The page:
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Francisco COLL (b. 1985)
Violin Concerto (2019) [27:27]
Hidd’n Blue, Op. 6 (2009-11) [4:44]
Mural for large orchestra (2013-15) [24:25]
Four Iberian Miniatures for violin and chamber orchestra (2014) [13:07]
Aqua Cinerea, Op. 1 (2005/2019) [10:30]
Patricia Kopatchinskaja (violin)
Orchestre Philharmonique du Luxembourg/Gustavo Gimeno
rec. 2019/20, Philharmonie Luxembourg, 2019 and 2020
PENTATONE SACD PTC5186951 [80:57]

Francisco Coll is a rising star as a composer. There are now several recordings out of his music. This latest one is particularly formidable with the Violin Concerto conceived for Patricia Kopatchinskaja and Four Iberian Miniatures equally suited to her extroverted style of playing. These are the highlights of the disc in my opinion, though the five-movement Mural is also a major work. It was at the end of 2016 when Kopatchinskaja and Gustavo Gimeno traveled to Valencia, Spain where they met up with Coll, who was there to spend time with his family. He had left his home in Spain ten years earlier and now resides in Lucerne, Switzerland. In a note in the SACD booklet, Coll states that his “development as a composer could not be understood without the presence” of Kopatchinskaja, Gimeno, and the Orchestre Philharmonique du Luxembourg. Thus, one can view this new recording as authoritative.

The earliest works on this very full disc, Aqua Cinerea and Hidd’n Blue, betray the influence of Coll’s mentor, Thomas Adès, but also display characteristics of his own personality. Hidd’n Blue, a short overture, is indicative of the influence of painting on Coll’s work. He often does a painting at the time of his composing. The otherwise attractive booklet would have been improved if some of this artwork had been displayed there. As it is, there are three separate notes in English, German, and French by three different authors. Jesús Castañer (as translated from Spanish by Natalie Shea) describes the contradictions between the “attraction towards instability, extremes and the union of opposing or conflicting elements” in Coll’s compositions. He refers to Hidd’n Blue as “schizophrenic.” With its high winds and strings, contrasting drums and other low percussion, I find it reminiscent of Adès’s music. While the loud versus soft sonorities are captivating, the whole piece has a disquiet about it. The music does not really “end,” but merely stops.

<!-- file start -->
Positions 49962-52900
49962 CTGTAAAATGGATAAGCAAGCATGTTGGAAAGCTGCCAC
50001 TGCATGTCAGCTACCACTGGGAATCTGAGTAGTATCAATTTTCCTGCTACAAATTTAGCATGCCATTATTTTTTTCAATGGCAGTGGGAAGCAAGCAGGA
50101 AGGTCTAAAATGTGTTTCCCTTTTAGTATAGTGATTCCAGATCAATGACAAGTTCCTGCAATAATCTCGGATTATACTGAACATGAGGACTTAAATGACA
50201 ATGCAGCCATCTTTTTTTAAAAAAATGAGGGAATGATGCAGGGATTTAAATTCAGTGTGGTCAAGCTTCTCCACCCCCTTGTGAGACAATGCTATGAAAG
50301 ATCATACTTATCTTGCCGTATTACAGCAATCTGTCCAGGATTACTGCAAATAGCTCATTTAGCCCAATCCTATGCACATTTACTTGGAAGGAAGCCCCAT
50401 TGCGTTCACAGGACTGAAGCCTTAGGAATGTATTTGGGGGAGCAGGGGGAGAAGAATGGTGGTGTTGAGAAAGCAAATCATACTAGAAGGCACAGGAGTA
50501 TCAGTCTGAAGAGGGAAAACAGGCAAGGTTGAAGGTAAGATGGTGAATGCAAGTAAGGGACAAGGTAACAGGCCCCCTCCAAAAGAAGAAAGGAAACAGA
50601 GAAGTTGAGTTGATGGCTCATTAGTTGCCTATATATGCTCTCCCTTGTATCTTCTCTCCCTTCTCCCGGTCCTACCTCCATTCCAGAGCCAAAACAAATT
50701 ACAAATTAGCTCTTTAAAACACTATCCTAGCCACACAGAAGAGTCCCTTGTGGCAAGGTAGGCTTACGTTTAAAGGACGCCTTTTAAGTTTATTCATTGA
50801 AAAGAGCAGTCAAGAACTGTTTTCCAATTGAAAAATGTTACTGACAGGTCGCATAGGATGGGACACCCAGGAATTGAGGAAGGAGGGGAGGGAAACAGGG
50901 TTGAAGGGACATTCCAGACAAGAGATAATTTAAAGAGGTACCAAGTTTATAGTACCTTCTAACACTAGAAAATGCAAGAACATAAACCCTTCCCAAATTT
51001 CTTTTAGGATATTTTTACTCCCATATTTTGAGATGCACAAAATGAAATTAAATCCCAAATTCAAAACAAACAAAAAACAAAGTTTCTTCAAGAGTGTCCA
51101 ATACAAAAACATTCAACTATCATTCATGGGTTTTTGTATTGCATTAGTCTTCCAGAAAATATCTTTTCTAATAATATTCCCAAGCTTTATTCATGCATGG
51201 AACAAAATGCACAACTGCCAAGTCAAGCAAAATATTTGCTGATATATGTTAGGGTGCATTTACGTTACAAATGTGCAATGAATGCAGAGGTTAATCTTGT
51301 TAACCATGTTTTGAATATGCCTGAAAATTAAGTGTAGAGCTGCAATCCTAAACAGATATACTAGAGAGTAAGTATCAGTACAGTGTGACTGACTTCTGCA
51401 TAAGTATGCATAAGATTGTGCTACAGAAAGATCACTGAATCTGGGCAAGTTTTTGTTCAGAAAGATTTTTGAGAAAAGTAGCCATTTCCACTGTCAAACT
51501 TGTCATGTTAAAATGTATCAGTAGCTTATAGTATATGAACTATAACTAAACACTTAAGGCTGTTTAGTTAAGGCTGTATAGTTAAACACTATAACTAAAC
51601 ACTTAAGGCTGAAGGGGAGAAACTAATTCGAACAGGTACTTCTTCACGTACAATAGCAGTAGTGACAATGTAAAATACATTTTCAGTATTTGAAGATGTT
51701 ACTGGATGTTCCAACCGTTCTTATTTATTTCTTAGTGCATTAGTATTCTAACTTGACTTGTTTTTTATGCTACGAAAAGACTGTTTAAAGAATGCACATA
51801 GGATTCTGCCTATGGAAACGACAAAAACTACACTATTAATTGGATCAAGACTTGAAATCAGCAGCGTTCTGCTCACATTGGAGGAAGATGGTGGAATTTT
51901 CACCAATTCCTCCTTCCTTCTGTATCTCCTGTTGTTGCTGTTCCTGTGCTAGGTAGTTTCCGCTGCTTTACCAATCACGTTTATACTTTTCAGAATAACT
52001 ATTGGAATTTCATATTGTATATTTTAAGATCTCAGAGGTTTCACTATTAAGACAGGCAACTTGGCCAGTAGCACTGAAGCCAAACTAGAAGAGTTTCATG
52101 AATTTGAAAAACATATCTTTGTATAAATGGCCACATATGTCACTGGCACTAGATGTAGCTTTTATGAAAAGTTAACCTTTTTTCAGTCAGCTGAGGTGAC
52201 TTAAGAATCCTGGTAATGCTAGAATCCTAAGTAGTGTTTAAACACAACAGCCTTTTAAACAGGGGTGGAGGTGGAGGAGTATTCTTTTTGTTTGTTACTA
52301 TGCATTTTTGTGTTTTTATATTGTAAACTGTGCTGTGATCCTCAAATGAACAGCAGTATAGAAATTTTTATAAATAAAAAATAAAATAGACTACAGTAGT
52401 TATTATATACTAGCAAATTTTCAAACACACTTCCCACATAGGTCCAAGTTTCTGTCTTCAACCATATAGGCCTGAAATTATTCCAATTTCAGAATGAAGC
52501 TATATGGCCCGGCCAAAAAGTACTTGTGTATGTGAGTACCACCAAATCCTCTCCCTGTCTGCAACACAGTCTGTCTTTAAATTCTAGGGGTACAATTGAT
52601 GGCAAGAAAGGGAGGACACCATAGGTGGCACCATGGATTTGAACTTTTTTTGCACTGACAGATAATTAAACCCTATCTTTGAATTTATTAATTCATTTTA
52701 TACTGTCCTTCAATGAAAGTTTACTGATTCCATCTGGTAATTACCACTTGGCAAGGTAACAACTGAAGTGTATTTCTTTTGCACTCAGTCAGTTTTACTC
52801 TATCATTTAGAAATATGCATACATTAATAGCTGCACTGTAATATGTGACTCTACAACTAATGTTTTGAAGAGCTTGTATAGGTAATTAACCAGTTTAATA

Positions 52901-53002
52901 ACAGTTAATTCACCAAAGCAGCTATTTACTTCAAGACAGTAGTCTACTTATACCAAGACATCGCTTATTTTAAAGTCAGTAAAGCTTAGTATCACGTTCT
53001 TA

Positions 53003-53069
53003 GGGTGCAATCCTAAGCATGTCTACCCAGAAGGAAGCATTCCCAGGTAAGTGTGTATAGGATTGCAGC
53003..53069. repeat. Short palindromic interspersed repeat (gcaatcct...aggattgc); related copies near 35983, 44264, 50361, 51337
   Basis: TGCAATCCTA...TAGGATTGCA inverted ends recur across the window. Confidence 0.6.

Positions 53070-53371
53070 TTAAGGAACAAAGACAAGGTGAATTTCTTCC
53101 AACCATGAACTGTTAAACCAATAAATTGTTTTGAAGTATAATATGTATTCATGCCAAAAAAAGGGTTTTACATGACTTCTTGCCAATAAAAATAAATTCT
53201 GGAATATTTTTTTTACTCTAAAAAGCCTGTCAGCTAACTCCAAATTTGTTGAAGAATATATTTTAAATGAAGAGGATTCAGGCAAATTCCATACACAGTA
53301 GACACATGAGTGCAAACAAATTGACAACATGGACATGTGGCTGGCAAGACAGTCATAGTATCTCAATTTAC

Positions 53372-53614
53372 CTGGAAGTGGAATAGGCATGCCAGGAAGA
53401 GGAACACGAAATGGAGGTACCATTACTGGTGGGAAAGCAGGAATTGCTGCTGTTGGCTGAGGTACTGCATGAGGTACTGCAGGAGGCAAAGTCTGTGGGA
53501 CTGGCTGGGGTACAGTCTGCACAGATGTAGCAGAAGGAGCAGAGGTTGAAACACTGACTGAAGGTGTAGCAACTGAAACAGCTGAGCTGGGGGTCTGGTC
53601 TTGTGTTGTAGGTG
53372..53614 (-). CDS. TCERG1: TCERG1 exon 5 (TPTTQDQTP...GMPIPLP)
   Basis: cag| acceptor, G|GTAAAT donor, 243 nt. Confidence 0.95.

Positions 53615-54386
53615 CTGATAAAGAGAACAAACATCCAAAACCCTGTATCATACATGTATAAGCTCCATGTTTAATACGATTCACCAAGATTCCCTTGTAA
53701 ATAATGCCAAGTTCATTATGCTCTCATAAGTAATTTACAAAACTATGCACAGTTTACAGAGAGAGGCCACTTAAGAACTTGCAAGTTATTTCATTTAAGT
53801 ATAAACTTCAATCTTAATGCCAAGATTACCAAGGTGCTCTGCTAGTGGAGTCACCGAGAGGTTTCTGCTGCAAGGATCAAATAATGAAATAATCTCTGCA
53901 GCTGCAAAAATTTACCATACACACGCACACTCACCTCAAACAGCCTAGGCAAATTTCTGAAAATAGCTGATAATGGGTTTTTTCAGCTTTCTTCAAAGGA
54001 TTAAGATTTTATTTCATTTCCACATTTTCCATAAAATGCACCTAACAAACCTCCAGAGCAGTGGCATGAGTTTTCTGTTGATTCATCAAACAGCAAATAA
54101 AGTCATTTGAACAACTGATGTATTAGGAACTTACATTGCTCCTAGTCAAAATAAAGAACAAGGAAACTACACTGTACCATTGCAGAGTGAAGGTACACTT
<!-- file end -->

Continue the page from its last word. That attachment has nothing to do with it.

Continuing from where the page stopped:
Coll’s very first work, Aqua Cinerea, which he designated as Opus 1, is more or less in the same vein. He was all of nineteen when he composed it, similar to Shostakovich’s age when he wrote his first symphony. Aqua Cinerea is a tone poem containing both drama and lyricism. Coll utilizes the full orchestra creatively. An example is the oboe solo accompanied by contrabassoon midway through the piece. Towards the end it becomes rather violent by the percussion, including timpani and bells, and loud brass and winds before concluding quietly and eerily with repeated harp notes accompanying a sustained chord.

The most substantial score, following the composition of these works, is Mural. Cast in five movements, it has been described as “symphonic” in the way it employs the large orchestra. As Castañer points out, it was presented as a “grotesque symphony” when it was performed at the BBC Proms. I find it more of a “concerto for orchestra” in the way it employs the orchestra. Coll takes traditional material from the past and subsumes it in his own voice with “obsessive rhythms, scrap-metal percussion and other elements of pop culture, among many caricatures and hidden jokes,” according to Castañer. Having listened to it several times, I did not find any of these references in the least obvious, except perhaps the conclusion of the second, scherzo-like movement that parodies the ending of Stravinsky’s Rite of Spring. The colourful orchestration includes gamelan sounds and other percussion, brass fanfares, horn and oboe solos, and contrabassoon growling at the bottom of the orchestra. Coll juxtaposes fast and slow movements, but one can describe only the second movement as really lively and with humour. The other movements contain much variety of tempos and moods from quiet and somber to loud and dissonant. The last movement is the longest and is slow and mysterious. It can be rather static before building to forceful climaxes, reminding me of the moving of tectonic plates. It ends quietly on long, sustained chords before dying away. Mural is an impressive work, but one that takes more than a few hearings to fully absorb.